John A. (Tony) Cook, Ed.D.
A long time leader in science & technology education in the 4-H Youth Development program in Alabama and throughout the country, Dr. Cook is based at Auburn University. He obtained his B.S. and M.S. degrees at Mississippi State University and his Ed.D. at Auburn University. Starting his work in 4-H in 1980, Dr. Cook has partnered with numerous organizations in support of aerospace education and, more broadly, science & technology literacy. Additionally, Dr. Cook currently provides leadership to the For Youth, For Life Learning Network and Community of Practice of eXtension. You can contact Dr. Cook at email@example.com.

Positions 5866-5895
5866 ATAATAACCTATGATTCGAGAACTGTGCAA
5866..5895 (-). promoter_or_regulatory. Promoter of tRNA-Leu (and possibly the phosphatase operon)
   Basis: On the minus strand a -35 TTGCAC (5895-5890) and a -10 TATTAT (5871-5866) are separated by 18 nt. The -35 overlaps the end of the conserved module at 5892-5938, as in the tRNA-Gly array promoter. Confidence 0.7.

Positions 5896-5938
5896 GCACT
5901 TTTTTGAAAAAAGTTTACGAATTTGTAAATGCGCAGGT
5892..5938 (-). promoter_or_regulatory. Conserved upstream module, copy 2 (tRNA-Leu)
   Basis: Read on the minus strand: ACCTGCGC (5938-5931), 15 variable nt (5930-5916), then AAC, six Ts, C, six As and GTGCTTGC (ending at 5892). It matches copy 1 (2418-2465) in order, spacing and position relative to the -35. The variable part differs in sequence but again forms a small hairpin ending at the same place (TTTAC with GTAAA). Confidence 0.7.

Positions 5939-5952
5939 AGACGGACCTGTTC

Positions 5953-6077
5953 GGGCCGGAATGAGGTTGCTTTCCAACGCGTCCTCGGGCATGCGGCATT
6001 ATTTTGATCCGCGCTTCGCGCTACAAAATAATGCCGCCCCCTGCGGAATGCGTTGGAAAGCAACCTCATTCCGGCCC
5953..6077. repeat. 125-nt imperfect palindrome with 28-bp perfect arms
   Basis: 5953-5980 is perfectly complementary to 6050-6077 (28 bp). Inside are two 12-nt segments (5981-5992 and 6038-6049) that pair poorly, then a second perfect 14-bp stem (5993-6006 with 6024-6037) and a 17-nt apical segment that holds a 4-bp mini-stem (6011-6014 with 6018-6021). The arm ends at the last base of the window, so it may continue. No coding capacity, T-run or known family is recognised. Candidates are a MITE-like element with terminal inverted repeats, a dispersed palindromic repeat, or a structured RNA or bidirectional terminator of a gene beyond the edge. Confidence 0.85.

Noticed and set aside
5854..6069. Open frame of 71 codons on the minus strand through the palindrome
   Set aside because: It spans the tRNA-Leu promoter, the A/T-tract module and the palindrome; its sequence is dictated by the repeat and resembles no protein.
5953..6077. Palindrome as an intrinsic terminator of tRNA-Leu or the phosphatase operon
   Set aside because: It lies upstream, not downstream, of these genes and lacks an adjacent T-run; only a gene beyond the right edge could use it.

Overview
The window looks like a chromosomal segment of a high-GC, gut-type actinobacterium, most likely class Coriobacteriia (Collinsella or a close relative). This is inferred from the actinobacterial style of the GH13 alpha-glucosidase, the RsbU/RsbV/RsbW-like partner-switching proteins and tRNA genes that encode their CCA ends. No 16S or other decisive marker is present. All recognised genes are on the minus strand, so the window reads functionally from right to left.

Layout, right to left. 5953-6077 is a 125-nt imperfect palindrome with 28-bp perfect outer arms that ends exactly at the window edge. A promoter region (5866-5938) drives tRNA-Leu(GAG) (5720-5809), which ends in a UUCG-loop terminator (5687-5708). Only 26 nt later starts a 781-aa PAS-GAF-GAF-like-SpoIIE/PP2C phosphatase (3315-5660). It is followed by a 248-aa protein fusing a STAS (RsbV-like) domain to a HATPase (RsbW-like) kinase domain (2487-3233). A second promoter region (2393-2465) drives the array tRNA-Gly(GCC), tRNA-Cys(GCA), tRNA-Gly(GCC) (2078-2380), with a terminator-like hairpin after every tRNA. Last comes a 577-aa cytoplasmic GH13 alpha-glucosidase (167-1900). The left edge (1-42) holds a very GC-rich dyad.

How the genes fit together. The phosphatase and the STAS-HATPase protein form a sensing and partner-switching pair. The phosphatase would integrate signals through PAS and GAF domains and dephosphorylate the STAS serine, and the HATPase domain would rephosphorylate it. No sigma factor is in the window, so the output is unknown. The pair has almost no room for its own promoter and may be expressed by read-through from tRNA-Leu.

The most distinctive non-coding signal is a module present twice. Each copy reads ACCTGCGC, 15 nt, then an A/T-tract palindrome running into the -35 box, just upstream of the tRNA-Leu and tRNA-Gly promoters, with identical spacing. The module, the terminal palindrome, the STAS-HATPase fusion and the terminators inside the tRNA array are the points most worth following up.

Pat Boyes is the Director of the Washington State University 4-H Youth Development Program. Building the capacity of youth to become citizen scientists is exciting fundamental work of the 4-H Program. From the earliest days, with its canning and corn clubs, 4-H championed the leading edge of scientific inquiry. And 112 years later, 4-H continues to lead in engaging young people with the excitement of science. Pat’s life mission continues to be to change the world and she chooses to make that change one young life at a time. Her commitment to 4-H found its roots in her own experiences as a 4-H’er in Washington State, with projects that ranged from dairy and horse to leadership and public speaking. Both her undergraduate (Animal Sciences/Reproductive Physiology/Nutrition) and graduate degree (Adult and Continuing Education) are from WSU. After teaching at a community college for two years, Pat joined the faculty of WSU first as a regional animal science specialist, later as a county director and for the past 21 years as the administrator for the statewide 4-H Program.